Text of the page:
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Here Are The Winners Of The Signed MUPPETS Blu-rays!!

The Kidd here...

Things got really philosophical and deep very quickly when asking people to choose whether they're a man or a Muppet. 

It's always great to hear from fellow Muppet fans, who are bursting to share their love of Jim Henson's creatures and how they've impacted their lives, their childhoods, their treatment of others. It was quite rewarding to read people's explanations as to why they thought they fell on one side or the other in the man/Muppet decision, especially regarding their long histories with the Muppets, but, with only three MUPPETS Combo Packs signed by Kermit the Frog and Miss Piggy to be awarded, it was going to get tough to narrow things down.

Believe me... I got enough "hand in the ass" jokes to last me a lifetime, and I can't believe I didn't see the abundance of them on the way when I first started this. But, in order to win THE MUPPETS, it really struck me that you needed to truly understand who the Muppets were and what they were all about... what was beneath the surface of your favorite characters and really the very spirit of their continued existence. 

After reading through every single entry word by word, I found the three that really seemed to embody the Muppets.


  • Alan Overton

I've always known I was a muppet (or, as many of us prefer, a felted-American.)  I was a toddler when my mother sat me down to watch the very first episode of Sesame Street, and it was very obvious to me that I had much more in common with the muppets on the screen than the humans.  I was curious, generally happy, and could go from dejected to ecstatic in an instant, just like the brightly colored birds and monsters and neighbors on the show.

When I was in middle school, my father and I would watch the Muppet Show together, with him teaching me that what they did was real comedy because it worked on so many levels. It was complex without being confusing, and it didn't rely on making people feel bad or using swear words.  He taught me that laughter should be used to make things hurt less, not make other people hurt more (even if they were people we disagreed with.)  And he taught me that truth can sometimes be held up higher on a base of absurdity, than it can on one of cold rhetoric.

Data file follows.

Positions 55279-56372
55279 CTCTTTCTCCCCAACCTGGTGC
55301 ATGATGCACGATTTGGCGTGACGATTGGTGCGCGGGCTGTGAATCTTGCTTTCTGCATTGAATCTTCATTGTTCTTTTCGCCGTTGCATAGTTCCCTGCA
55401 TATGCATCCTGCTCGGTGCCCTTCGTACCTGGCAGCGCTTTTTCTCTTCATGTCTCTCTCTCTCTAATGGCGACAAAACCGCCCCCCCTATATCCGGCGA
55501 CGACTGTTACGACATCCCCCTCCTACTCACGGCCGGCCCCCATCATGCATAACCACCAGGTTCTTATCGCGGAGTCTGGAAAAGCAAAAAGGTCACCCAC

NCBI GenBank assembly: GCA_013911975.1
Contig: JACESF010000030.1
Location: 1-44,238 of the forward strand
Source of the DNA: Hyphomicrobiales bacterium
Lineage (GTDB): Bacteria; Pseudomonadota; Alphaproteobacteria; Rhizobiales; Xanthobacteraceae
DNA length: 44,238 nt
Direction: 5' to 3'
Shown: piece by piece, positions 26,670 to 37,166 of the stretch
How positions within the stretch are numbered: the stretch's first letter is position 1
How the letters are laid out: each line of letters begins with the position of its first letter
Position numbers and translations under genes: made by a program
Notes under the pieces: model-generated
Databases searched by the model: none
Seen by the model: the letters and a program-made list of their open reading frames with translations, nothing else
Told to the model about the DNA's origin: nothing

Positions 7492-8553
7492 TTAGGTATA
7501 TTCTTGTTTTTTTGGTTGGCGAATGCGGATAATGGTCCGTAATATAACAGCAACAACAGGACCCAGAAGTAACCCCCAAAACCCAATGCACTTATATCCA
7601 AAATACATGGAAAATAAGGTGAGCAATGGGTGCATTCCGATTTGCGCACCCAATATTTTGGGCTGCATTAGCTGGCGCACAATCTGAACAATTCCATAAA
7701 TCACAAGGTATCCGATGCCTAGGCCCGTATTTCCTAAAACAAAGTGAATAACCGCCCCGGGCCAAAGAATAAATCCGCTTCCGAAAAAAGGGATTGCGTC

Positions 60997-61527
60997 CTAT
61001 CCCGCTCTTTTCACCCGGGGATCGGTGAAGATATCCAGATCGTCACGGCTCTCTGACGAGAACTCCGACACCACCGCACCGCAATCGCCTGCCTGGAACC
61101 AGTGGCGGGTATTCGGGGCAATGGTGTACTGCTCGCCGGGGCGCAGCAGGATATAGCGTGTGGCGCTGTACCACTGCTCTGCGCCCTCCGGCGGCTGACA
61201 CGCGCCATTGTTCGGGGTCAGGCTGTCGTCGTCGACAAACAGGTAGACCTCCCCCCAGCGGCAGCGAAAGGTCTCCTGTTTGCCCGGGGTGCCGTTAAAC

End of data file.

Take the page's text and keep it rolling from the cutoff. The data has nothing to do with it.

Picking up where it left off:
By the time I reached high school, I had begun to notice that I was different from the other kids:  a bit more innocent, maybe a little kinder, definitely fuzzier.  I came to embrace my true muppet heritage, and have never regretted it.  It helps me make good decisions as both an academic and designer, because I know the right questions to ask myself.  Questions  like, "How can I help people with what I do?", "How can I give my students lessons that will help them to grow into people they will be proud to be?", and, most importantly, "What new can I learn today?"

  • Adam Bertocci

I'm a man because the Muppets entertain me, and they have for years. Oh, I'm sure that Muppets who aren't in the show enjoy the act as well. But the Muppets know what side their bread is buttered on, in the end. You don't snap up a standard rich-and-famous contract from a legendary Hollywood type by only appealing to your own demographic.

I'm a man because I'd love to be in that best of both worlds, where from one point of view I am controlled and sheltered by artists and craftsmen and geniuses, but on the other I am my own unique and indispensable personality and no one would ever confuse me with a pile of limp felt, with mere material. I'm a man because I don't have the talents and traditions of the Jim Henson carnival behind me, nor the ability to make people smile just by showing up and being myself, before a single word is even spoken.

I'm a man because no one refers to me as Adam the Man, or Adam Person—because Muppets stand out among their species. Kermit wasn't a Frog, he was the Frog. It's hard to compete with that.

I'm a man because I am neither simplified nor stylized; I am cursed with representation and realism and rotten verisimilitude, and if the Jim Henson Company had built me to begin with, I'd be something from the Creature Shop—no slouch itself, a creator of wonderful and timeless things, but how strange it is that we can relate to the abstract shapes and limited palettes of a Kermit the Frog or Fozzie Bear (or Cookie Monster or Big Bird or Fraggle…) than we can to the detailed and fascinating and specific shapes of our own worlds and lives. It is because they are so simple that they are so universal: the Muppets are not defined by their physical constructions (even Henson admitted the term never meant "marionette/puppet") but by the words they speak and the songs in their hearts.

It sounds pretty great. And from what I've seen from movies and TV, it seems pretty great, too, though I never seem to meet many of these folk in person. Maybe I just hang out in the wrong crowd.

I'm a man because I want to be a Muppet.

  • Brian Bradway

Herdy Schmerdy es du Moopet. 

Gersh gurndy man-dee, es da okee-dokee. Gersh gurndy es da Moopet-dee es da verdy-goot.


Congratulations to our three winners. Signed copies of THE MUPPETS will be in good hands.

Thanks to everyone who participated and shared their love of the Muppets, and thanks to Walt Disney Home Entertainment for something special.


-Billy Donnelly

"The Infamous Billy The Kidd"

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